This all comes down to thinking of the lock bit as a sign bit we need to overflow in order to set to 1. The higher one overflows out of the 32-bit space, but the lower one overflows into the lowest bit of the first count. To demonstrate, we expect 0x80018001 to turn to zero after applying this operation:

    8001 8001
  + 7ffe 7fff
    ---------
(1) 0000 0000

Final thoughts

So you thought we’ve reached the end of scheduling and bit twiddling? This may turn out to be a perfect opportunity to revisit waits, and to start exploring those memory objects themselves.

I’d like to thank Brian Gianforcaro (b | t) for feedback in helping me confirm some observations.

Context in perspective 6: Taking Sessions to Task

A few weeks ago, Kendra Little did a very entertaining Dear SQL DBA episode about stack dumps. That gave me a light bulb moment when I tied the preamble of her stack dump example to a DBCC command that I’ve had on the back burner for a while. The command puts some session-related objects on stage together, and those objects bridge the gap between a DMV-centric view of the SQL Server execution model and the underlying implementation.

Let’s revisit the purpose of a dump. When you catch one of these happening on your server, it’s sensible to be alarmed, but it is rather negative to say “Oh no, something horrible went wrong!” A more positive angle is that a disturbance was detected, BUT the authorities arrived within milliseconds, pumped the whole building full of Halon gas, and then took detailed forensic notes. Pity if innocent folks were harmed by that response, but there was cause to presume the involvement of a bad hombre, and that is the way we roll around here.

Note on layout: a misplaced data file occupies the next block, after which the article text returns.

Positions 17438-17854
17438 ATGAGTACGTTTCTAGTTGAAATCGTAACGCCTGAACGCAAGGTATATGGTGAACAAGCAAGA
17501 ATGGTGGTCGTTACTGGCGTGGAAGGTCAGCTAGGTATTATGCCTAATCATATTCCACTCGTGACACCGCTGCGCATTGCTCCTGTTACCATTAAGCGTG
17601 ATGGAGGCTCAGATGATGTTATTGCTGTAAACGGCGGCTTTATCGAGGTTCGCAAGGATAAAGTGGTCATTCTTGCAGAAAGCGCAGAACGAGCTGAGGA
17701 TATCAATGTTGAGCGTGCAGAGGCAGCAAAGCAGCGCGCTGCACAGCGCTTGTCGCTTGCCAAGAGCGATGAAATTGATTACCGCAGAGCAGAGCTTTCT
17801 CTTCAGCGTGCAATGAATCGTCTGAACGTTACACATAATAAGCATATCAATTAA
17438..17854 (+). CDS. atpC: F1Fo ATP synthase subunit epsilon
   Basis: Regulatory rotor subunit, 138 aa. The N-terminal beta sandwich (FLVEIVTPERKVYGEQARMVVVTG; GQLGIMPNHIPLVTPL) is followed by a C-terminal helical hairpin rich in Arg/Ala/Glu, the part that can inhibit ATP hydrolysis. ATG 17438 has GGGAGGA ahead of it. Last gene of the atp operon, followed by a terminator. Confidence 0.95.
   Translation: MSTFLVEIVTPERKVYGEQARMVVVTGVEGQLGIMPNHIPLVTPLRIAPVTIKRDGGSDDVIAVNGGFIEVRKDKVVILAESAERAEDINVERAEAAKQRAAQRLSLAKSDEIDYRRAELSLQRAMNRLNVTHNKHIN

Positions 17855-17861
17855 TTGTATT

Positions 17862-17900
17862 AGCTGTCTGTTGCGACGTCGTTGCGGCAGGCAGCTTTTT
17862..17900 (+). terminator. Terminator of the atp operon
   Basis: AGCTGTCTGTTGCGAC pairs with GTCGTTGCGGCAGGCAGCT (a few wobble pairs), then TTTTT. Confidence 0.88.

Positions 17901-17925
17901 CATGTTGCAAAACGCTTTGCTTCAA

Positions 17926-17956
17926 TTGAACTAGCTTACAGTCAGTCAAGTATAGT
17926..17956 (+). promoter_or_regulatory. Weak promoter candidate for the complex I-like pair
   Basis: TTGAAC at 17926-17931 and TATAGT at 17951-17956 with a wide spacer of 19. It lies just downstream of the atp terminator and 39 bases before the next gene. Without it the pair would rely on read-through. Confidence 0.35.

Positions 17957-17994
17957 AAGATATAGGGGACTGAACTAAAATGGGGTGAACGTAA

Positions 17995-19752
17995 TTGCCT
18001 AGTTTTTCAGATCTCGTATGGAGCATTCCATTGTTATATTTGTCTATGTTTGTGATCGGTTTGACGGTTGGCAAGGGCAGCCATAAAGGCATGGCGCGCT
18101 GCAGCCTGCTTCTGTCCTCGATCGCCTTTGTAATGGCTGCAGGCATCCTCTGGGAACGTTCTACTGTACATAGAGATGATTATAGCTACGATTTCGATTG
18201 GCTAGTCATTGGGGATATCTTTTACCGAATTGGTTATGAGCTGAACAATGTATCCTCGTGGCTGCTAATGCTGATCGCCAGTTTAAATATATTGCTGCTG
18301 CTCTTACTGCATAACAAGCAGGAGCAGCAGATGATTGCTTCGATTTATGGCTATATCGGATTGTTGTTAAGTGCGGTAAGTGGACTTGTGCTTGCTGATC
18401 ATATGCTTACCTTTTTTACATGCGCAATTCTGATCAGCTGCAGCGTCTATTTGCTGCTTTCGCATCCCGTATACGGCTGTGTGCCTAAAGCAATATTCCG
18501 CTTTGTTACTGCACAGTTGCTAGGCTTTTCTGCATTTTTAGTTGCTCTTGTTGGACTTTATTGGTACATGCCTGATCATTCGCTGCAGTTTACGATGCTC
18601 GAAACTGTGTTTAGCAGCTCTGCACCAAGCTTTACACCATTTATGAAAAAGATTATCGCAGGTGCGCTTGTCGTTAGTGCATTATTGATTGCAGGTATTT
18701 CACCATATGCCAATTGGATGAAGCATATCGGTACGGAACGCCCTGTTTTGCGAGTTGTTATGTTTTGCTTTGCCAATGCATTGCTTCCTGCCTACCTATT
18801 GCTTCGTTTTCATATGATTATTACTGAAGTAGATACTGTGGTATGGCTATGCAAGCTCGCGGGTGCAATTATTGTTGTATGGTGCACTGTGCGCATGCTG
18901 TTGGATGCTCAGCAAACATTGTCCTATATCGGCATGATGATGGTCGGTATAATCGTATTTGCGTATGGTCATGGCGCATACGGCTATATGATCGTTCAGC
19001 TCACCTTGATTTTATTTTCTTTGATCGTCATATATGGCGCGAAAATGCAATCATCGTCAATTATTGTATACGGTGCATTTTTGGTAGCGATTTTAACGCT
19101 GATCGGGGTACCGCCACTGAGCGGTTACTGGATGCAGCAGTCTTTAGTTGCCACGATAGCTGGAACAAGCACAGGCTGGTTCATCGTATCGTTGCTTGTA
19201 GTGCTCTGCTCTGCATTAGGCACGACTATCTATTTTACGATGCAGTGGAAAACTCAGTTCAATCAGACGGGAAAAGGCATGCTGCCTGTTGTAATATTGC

Today we’ll be learning lessons from those forensic notes.

Meet DBCC TEC

Boring old disclaimer: What I am describing here is undocumented, unsupported, likely to change between versions, and will probably make you go blind. In fact, the depth of detail exposed illustrates one reason why Microsoft would not want to document it: if end users of SQL Server found a way to start relying on this not changing, it would hamstring ongoing SQL Server improvement and refactoring.

With that out of the way, let’s dive right into DBCC TEC, a command which can dump a significant chunk of the object tree supporting a SQL Server session. This result is the same thing that shows up within a dump file, namely the output of the CSession::Dump() function – it’s just that you can invoke this through DBCC without taking a dump (cue staring match with Kendra). Until corrected, I shall imagine that TEC stands for Thread Execution Context.

In session 53 on a 2014 instance, I start a batch running the boring old WAITFOR DELAY ’01:00:00′, and while it is running, I use another session to run DBCC TEC against this session 53. The DBCC command requires traceflag 3604, and I’m going to ignore the first and third parameters today; my SQL batch then looks like this:

 
DBCC TRACEON(3604);
DBCC TEC(0,53,0);